Stock Image of Cat with Cat Food

I'm Over It

by Leah Berkowitz

I came to spend the rest of my afternoon hauling a case of cat food to the local housing project. I was glad to do it, though I didn’t know why the woman had reached out to our temple ... She was very happy to see me, but, in part due to the fact that I was wearing sneakers, I’m pretty sure she thought I was a well-meaning volunteer. When she did realize that I was, in fact, the rabbi, and not some emergency cat food delivery service, she got VERY EXCITED.

Cantor Alisa Pomerantz-Boro

Blazing a Trail, One Note at a Time

by Sofia Gardenswartz

I’ve always considered words to hold a certain power. As the old saying goes, “the pen is mightier than the sword.” So, when I was sitting in the front row as my little brother was called to the Torah for the first time as a bar mitzvah, something struck me about the language of the event. Usually, the English translation in the siddurim (prayer books) follows the literal Hebrew on the opposite page, reading “God” for “Adonai” and “He” for “Hu.” But in the readings that day, God was genderless. The biblical Hebrew that has been passed down for millennia wasn’t changed, but the English translation avoided the use of any pronouns that would invoke gender. 

"TALIT"

A Fringe of Her Own: An Interview with Tamar Paley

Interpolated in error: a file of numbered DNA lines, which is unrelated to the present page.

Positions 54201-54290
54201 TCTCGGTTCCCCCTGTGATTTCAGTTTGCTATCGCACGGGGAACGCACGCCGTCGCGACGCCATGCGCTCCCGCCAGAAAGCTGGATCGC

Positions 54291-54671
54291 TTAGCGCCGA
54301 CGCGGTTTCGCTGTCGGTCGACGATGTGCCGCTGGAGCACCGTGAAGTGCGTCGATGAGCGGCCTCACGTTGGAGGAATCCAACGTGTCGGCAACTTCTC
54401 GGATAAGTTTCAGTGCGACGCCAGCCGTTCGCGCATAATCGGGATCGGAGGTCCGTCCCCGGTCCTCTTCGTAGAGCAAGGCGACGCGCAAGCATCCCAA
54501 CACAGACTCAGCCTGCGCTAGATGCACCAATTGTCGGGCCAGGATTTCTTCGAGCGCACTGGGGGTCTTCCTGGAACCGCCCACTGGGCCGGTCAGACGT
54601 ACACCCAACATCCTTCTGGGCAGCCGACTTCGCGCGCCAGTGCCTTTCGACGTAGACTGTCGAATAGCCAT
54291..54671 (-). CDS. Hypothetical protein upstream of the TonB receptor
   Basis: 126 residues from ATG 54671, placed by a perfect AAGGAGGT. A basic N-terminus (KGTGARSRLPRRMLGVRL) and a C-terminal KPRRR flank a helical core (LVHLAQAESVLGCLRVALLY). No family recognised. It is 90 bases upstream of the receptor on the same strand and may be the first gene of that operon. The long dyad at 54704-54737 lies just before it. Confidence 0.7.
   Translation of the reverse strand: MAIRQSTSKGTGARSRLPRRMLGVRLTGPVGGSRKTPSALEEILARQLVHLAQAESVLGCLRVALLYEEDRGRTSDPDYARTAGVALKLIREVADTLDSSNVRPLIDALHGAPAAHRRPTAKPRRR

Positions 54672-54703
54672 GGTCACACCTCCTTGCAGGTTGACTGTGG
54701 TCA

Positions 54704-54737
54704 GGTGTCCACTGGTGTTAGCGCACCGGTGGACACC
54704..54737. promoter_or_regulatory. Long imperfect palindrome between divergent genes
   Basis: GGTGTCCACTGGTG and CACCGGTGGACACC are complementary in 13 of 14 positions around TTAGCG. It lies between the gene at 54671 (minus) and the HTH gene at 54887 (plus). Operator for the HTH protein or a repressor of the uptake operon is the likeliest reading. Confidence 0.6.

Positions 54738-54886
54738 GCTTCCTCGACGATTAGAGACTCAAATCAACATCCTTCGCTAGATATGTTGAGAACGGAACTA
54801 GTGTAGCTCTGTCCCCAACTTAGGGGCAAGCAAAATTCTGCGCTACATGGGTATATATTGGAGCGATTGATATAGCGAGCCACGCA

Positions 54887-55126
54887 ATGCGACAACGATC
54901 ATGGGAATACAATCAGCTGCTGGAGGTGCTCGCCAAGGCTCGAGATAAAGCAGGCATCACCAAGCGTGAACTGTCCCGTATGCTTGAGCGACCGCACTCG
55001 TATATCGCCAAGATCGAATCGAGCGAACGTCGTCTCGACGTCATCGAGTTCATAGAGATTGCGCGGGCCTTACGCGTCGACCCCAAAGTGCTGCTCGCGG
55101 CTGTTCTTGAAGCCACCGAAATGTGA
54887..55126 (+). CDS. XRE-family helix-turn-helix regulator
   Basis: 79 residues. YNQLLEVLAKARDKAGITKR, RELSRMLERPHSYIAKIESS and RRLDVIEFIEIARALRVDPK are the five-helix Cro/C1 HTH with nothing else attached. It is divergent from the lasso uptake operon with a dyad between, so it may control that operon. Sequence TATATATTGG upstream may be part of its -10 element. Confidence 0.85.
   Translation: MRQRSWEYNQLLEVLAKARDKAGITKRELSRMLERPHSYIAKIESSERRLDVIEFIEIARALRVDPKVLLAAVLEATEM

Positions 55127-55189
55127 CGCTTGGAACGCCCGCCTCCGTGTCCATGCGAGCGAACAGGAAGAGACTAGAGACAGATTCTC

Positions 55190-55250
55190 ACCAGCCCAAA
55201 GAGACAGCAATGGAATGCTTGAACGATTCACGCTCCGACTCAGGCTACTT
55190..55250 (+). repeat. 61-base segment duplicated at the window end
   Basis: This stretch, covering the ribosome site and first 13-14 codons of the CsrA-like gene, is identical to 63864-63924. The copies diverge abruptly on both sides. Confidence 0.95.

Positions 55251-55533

by  Judith Rosenbaum

If women had a say in the creation of these ritual objects, how would they look and feel? I began by trying to figure out how women around me today are experiencing their spirituality. And as a jewelry designer, I was also thinking about how this material feels on the body, where it is worn ...

Natalie Harder at her Bat Mitzvah

A Woman’s Place is in the Cantorate

by Natalie Harder

If you ask any member of Temple Beth Elohim in Wellesley, Massachusetts, they will tell you that Jodi Sufrin was made to be a cantor. Not only does she have a beautiful voice, but she radiates this soft warmth at all times—inviting everyone to take part in what she is saying or singing. From sing-alongs in Beth Elohim’s preschool to Friday night services, Cantor Sufrin has been a gentle, but nonetheless powerful female presence in my life. She is, and has always been, the type of person I (and every other young Jewish girl at my temple) aspire to be. And as I grew up and became the person I am today, I couldn’t have been luckier to have a role model like her, showing me what being a Jewish woman can mean.

Shira Small with her Great-Aunt Esther

Labels vs. Identity

by Shira Small